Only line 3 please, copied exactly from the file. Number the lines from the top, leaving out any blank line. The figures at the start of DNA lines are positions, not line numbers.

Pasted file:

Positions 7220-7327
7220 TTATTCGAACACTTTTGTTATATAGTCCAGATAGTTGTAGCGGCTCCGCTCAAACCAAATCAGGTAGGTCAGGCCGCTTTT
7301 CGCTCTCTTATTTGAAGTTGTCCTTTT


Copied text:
7301 CGCTCTCTTATTTGAAGTTGTCCTTTT